4. Ongoing delays in the implementation of the anti-pornography law, and a reported reduction in its scope, suggest that, at the national level, the law will not implement monolithic, repressive restrictions on social behaviour.[5] But in various regions of Indonesia, local parliaments have used their authority under the new regional autonomy administrative system to implement such measures as night curfews on women and compulsory wearing of the Islamic headdress (jilbab) by government servants and school children.[6] Meanwhile the force of opinions mobilised by the anti-pornography bill, and the violence directed at liberal-minded groups, have worrying implications for Indonesia's future as a pluralist country. Along with attacks on nightclubs, hotels and the offices of the recently published Indonesian version of Playboy magazine, Islamic activists also targeted women involved in the April 2006 diversity rally. Repeated physical attacks were made on the homes of the rally's organiser, playwright and theatre directory Ratna Sarumpaet, and that of the singer Inul, a prominent participant, along with calls for these women to leave Jakarta. Head of the Islamic brotherhood verbally condemned as 'evil women' the events' organisers, including Siti Nuriyah Wahid, the wife of former president Abdurrachman Wahid. Siti Nuriyah responded with a court challenge.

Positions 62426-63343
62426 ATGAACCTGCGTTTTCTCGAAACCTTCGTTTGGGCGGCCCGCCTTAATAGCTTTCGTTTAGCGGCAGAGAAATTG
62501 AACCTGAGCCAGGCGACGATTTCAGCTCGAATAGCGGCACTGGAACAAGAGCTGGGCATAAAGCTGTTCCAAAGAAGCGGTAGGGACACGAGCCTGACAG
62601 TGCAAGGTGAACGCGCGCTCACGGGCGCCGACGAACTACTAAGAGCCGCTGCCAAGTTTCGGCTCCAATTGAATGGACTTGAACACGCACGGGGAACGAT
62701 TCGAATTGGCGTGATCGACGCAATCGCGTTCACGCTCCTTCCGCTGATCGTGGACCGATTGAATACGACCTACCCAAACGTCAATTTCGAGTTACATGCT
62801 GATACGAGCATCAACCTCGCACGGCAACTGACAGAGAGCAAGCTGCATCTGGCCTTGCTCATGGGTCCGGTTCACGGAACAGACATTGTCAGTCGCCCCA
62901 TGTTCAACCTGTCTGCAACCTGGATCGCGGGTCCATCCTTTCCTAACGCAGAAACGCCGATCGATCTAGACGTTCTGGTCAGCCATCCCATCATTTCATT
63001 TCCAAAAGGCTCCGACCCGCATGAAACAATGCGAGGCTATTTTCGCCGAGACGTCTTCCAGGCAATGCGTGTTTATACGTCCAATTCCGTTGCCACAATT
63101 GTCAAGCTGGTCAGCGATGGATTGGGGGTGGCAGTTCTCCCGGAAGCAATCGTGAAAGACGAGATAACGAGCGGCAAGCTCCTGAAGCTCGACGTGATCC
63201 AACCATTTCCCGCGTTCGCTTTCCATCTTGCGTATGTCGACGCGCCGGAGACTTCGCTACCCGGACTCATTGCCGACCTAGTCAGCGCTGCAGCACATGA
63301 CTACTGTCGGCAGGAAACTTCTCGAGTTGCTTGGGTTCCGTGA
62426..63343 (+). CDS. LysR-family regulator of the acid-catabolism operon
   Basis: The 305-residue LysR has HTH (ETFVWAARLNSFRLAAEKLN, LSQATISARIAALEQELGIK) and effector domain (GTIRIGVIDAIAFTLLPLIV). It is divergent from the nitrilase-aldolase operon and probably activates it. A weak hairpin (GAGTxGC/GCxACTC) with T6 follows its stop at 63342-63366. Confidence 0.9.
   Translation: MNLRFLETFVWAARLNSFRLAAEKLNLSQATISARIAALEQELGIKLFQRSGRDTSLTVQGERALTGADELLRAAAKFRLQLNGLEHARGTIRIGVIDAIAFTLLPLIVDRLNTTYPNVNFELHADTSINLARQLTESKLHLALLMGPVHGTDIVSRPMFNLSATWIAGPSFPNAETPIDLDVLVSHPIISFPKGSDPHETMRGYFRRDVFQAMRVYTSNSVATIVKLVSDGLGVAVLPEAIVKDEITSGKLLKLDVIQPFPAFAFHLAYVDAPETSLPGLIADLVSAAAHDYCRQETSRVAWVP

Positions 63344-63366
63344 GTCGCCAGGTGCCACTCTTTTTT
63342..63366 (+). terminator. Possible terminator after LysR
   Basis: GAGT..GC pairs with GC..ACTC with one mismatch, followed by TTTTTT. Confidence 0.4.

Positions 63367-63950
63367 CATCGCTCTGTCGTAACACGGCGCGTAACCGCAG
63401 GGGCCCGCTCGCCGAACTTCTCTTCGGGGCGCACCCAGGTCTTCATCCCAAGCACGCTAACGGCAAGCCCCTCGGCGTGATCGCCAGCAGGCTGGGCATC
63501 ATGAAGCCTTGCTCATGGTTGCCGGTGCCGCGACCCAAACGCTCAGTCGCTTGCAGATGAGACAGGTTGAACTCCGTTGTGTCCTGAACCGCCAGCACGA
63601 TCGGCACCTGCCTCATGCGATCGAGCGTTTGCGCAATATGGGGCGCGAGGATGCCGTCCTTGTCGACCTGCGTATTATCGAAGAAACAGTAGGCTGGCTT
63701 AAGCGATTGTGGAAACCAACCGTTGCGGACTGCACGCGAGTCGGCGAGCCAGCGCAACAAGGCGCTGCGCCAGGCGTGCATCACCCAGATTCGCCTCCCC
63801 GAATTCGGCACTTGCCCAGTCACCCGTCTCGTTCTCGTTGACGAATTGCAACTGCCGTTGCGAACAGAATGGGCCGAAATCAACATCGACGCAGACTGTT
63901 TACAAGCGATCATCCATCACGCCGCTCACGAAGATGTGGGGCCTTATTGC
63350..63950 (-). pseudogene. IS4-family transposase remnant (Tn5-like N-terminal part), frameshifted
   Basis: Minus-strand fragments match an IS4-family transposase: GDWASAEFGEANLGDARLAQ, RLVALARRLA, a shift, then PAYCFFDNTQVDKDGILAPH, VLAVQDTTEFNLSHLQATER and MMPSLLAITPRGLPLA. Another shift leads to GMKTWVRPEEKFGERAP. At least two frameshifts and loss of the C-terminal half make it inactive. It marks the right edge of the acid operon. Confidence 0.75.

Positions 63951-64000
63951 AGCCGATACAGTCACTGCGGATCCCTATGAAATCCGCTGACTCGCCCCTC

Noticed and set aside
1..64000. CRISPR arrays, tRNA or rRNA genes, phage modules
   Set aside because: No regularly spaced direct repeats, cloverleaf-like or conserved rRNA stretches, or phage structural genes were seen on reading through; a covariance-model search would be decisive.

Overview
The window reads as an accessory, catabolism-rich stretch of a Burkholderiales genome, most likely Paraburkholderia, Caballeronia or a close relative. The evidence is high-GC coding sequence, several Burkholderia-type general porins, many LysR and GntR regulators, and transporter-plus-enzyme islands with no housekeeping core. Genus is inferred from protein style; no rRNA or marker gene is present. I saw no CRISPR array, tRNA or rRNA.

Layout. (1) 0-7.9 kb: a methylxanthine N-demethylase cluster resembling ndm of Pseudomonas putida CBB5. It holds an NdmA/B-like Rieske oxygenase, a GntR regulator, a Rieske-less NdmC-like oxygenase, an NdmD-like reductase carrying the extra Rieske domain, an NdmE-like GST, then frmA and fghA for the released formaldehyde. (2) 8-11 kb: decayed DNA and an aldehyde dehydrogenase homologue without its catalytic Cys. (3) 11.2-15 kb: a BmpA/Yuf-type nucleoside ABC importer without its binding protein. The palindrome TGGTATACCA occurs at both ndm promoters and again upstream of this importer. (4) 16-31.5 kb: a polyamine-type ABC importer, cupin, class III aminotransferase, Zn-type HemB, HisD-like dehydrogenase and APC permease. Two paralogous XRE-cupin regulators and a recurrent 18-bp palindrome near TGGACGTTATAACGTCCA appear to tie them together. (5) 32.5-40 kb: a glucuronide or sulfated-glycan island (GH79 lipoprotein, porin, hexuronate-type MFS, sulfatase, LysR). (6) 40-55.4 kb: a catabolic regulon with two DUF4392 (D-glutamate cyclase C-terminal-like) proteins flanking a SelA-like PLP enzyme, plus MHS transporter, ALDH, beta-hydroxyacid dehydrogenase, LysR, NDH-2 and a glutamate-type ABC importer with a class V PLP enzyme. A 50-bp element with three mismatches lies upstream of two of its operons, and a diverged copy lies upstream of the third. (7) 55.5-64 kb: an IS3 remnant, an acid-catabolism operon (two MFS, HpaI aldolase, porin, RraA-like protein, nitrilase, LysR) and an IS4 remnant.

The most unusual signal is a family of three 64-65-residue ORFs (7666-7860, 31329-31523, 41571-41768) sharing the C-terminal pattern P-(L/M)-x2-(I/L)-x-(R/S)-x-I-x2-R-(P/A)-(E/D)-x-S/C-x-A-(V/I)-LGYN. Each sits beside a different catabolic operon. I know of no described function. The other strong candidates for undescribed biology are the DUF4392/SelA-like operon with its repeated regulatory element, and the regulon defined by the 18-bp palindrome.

5. In this context, women's bodies can be seen to serve as a site of social control and an emblem of national identity, as they have done previously in modern Indonesian history. In the late colonial period the concept of the 'modern woman' was valorised by progressive nationalists, while symbolising for conservatives the destruction of revered local cultural tradition. In 1965, a concocted, aggressively sexual image of the Communist women's movement, Gerwani, served to demonise Communism and justify annihilation of its adherents.[7] The demure, decorous image of woman as wife and mother symbolised the social order which Suharto's New Order regime supposedly then restored to the nation.[8] Today the good wife and mother image has arguably been replaced by a plurality of female forms. Uncertainty about the direction of Indonesia as a nation and opposing visions of Indonesian identity are reflected in conflicting, contested images of women's bodies. Moreover, as democratisation facilitates the political involvement of a wide range of social and religious groups, women's bodies become not merely symbols of opposing positions in a discrete, elite-controlled domain of state politics. Instead sexual morality and propriety are real issues of contest at the societal level, with women's bodies as the terrain of struggle placed centre stage.